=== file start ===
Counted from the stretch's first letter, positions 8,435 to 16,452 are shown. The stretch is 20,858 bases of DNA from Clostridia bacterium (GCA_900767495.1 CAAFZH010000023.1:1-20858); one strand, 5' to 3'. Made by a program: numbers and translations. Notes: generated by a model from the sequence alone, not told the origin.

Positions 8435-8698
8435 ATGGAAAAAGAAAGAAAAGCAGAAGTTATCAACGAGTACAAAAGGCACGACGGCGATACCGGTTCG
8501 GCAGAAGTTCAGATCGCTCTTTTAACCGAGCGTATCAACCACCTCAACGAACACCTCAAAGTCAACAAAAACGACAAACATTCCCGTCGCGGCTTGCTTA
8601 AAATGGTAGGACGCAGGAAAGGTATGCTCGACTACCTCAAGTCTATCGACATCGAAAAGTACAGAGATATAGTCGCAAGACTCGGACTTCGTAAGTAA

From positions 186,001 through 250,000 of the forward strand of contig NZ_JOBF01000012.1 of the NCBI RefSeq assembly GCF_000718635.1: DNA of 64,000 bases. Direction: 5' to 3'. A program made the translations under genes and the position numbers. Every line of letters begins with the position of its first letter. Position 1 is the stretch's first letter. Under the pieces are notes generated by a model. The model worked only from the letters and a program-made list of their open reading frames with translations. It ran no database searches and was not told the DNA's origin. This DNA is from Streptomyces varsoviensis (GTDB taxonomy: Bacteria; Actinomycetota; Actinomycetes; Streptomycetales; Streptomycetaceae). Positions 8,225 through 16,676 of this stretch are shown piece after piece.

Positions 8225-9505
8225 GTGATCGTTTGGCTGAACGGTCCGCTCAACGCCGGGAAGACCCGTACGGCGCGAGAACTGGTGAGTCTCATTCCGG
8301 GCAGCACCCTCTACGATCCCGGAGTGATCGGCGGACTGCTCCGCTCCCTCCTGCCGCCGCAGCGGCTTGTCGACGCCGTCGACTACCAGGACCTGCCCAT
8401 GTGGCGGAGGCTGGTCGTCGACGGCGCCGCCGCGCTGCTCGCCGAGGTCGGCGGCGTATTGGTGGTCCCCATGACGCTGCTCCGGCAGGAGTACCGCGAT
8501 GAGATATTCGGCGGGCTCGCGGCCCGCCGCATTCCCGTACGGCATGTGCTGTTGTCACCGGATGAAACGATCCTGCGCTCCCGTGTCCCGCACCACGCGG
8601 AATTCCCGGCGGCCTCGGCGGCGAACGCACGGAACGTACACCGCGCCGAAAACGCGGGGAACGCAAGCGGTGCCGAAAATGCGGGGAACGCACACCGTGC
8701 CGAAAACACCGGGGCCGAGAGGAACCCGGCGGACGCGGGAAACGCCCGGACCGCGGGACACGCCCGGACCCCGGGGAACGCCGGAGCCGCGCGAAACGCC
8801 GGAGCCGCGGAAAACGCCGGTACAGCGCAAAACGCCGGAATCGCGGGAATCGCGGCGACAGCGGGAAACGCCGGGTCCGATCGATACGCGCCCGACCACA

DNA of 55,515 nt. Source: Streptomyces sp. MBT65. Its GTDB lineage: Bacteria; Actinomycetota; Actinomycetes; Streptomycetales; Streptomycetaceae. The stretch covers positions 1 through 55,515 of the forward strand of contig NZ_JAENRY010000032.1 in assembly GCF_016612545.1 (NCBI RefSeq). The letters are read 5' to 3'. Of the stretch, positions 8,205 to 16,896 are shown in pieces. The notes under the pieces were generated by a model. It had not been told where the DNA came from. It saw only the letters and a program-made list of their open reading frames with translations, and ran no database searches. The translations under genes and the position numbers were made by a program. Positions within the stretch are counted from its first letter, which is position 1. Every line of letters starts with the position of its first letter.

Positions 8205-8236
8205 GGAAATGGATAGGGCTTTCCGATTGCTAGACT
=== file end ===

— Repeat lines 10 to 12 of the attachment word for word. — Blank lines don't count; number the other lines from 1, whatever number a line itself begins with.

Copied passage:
8401 GTGGCGGAGGCTGGTCGTCGACGGCGCCGCCGCGCTGCTCGCCGAGGTCGGCGGCGTATTGGTGGTCCCCATGACGCTGCTCCGGCAGGAGTACCGCGAT
8501 GAGATATTCGGCGGGCTCGCGGCCCGCCGCATTCCCGTACGGCATGTGCTGTTGTCACCGGATGAAACGATCCTGCGCTCCCGTGTCCCGCACCACGCGG
8601 AATTCCCGGCGGCCTCGGCGGCGAACGCACGGAACGTACACCGCGCCGAAAACGCGGGGAACGCAAGCGGTGCCGAAAATGCGGGGAACGCACACCGTGC